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Dr Alfredo-Gonzalez Sulser

Postdoc

Alfredo is testing the use of a new technology, called optogenetics, to block seizures in an animal model of temporal lobe epilepsy by selectively controlling brain cells with light. I am evaluating strategies to selectively block seizures through optogenetic manipulation of the medial septum, a brain structure that sends connections specifically to seizure generating brain regions in temporal lobe epilepsy.

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Dr Derek Garden

Postdoc

Derek is investigating the functional organisation of networks of inhibitory interneurons in the medial entorhinal cortex. Disinhibition following damage to these interneurons is believed to be a major mechanism for initiation of seizures.

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Dr Callista Harper

Postdoc

Callista is investigating how phosphorylation of the synaptic vesicle molecule SV2A controls nerve terminal function and also seizure activity.

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Dr Susana Louros

Postdoc

Susana is focused on understanding how dysregulated protein turnover is specifically disrupted Autism Spectrum Disorders/Intellectual Disabilities. Using a range of biochemical methods, she is studying how the dynamics of proteostasis are altered in the brains of Fragile X Syndrome and Tuberous Sclerosis mutant mice, and how manipulation of upstream signalling pathways can correct pathological changes. 

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Dr Sang Seo

Postdoc

Sang is studying the dynamic regulation of mRNA translation and ribosome trafficking in hippocampal slices prepared from Fragile X Syndrome and Tuberous Sclerosis mutant mice. He is using a combination of molecular and imaging methods to investigate activity-driven changes in protein synthesis.

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Dr Sophie Thomson

Postdoc

Sophie is working to identify neuronal mRNAs that are aberrantly translated in mouse models of Fragile X Syndrome and Tuberous Sclerosis using Translating Ribosome Affinity Purification and RNA-seq analyses. Her work aims to elucidate how dysregulation of mRNAs in specific neuron populations contributes to the pathology of neurodevelopmental disorders.

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Katherine Bonnycastle

PhD student

Katherine is investigating how mutations identified in genes encoding for presynaptic proteins in patients with both intellectual disability and epilepsy translate into altered synaptic function. 

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Jilly Hope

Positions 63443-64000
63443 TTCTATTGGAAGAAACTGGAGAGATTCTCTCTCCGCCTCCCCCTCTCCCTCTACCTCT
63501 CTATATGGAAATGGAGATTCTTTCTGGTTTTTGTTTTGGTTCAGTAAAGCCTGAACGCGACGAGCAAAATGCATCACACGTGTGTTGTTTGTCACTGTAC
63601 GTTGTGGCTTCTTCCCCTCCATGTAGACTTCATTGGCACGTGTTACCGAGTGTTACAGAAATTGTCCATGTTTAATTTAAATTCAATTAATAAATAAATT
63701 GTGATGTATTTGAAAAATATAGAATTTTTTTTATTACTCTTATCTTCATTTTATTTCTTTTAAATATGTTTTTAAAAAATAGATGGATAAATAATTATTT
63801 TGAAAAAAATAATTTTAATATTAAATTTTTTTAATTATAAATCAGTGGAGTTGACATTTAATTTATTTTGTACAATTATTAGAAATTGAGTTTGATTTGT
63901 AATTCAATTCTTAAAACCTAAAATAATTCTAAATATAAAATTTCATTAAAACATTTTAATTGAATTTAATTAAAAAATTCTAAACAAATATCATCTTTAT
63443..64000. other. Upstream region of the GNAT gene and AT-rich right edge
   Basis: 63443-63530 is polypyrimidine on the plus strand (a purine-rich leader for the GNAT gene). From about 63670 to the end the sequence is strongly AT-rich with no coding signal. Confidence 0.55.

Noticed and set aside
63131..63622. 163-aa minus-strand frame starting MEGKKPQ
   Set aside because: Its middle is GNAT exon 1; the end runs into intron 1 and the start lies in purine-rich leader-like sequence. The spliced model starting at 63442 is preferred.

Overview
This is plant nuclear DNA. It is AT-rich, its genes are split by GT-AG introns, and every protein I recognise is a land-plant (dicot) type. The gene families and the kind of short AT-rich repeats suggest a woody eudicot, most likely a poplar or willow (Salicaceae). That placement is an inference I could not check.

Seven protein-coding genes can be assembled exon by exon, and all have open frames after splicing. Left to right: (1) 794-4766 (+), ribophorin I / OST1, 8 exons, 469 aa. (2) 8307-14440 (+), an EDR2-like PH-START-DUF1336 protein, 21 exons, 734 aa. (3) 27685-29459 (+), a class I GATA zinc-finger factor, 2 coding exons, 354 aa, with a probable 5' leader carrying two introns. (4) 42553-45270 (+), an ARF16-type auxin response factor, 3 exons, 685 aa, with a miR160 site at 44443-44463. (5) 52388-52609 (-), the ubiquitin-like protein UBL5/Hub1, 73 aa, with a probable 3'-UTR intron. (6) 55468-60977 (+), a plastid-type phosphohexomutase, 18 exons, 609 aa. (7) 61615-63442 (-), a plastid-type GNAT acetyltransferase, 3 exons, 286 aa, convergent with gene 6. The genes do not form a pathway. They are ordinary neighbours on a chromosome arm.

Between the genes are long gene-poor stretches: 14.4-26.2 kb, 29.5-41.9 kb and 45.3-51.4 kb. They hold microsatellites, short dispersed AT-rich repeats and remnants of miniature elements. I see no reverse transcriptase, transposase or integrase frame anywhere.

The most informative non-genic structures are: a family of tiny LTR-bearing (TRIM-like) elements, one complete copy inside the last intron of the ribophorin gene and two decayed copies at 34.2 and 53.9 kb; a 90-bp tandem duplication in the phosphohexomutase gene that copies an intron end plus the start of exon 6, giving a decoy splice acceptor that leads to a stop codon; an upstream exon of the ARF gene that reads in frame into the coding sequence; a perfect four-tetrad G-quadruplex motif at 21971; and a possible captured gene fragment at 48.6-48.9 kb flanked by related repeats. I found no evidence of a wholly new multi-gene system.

PhD Student

Jilly's project aims to help understand how mutations in eEF1A2 cause epilepsy, intellectual disability and autism. She has been modelling the learning and memory impairments and autistic features seen in patients.

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Nwamaka Idigo

PhD Student

Nwamaka is studying the role of eEF1A genes in zebrafish, with the ultimate aim of developing a model system for screening small molecules that might be useful in treatment of epilepsy caused by mutations in eEF1A2.

 

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Alexandros Kokotos

PhD Student

Alexandros is looking for new molecules that are essential for, and specific to, activity-dependent bulk endocytosis (ADBE). Identification of new molecules will allow investigations of the role of ADBE during seizure activity.

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Darryl Low

PhD Student

Darryl is investigating the function of the synaptic vesicle molecule SV2A, which is the target of the leading antiepileptic levetiracetam. Specifically he is examining how SV2A controls the trafficking of synaptotagmin-1, which is a molecule essential for neurotransmitter release.

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Fiona McLachlan

PhD Student

Fiona is using proteomics to find out how mutations in eEF1A2 affect its ability to interact with other proteins in the cell. This will help us to disentangle the role of eEF1A2 in epilepsy. 

 

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Melania Muscas

PhD Student

Melania is investigating the Ras-ERK pathway as a target for the treatment of Fragile X Syndrome and related neurodevelopmental disorders. She is using biochemical and systems-level approaches to test a promising new strategy involving cholesterol-lowering statin drugs.

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Keir Shaffick-Richardson

PhD Student

Keir's project aims to elucidate changes in synaptic structure that underlie network dysfunction and seizures which occur in the early stages of Alzheimer’s disease. To this end, Keir applies techniques of immunohistochemistry and microscopy.

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Nathalie Vladis

PhD Student

Nathalie’s research interest focusses on how the electrical coupling of nerve cells is regulated. This coupling is mediated by electrical synapses, which play an important role in the generation of epileptic seizures. The coupling changes in epileptic episodes, but the reasons for this remain unclear. She uses the nematode worm C. elegans to unravel plasticity of electric coupling, and the molecular mechanisms that regulate it.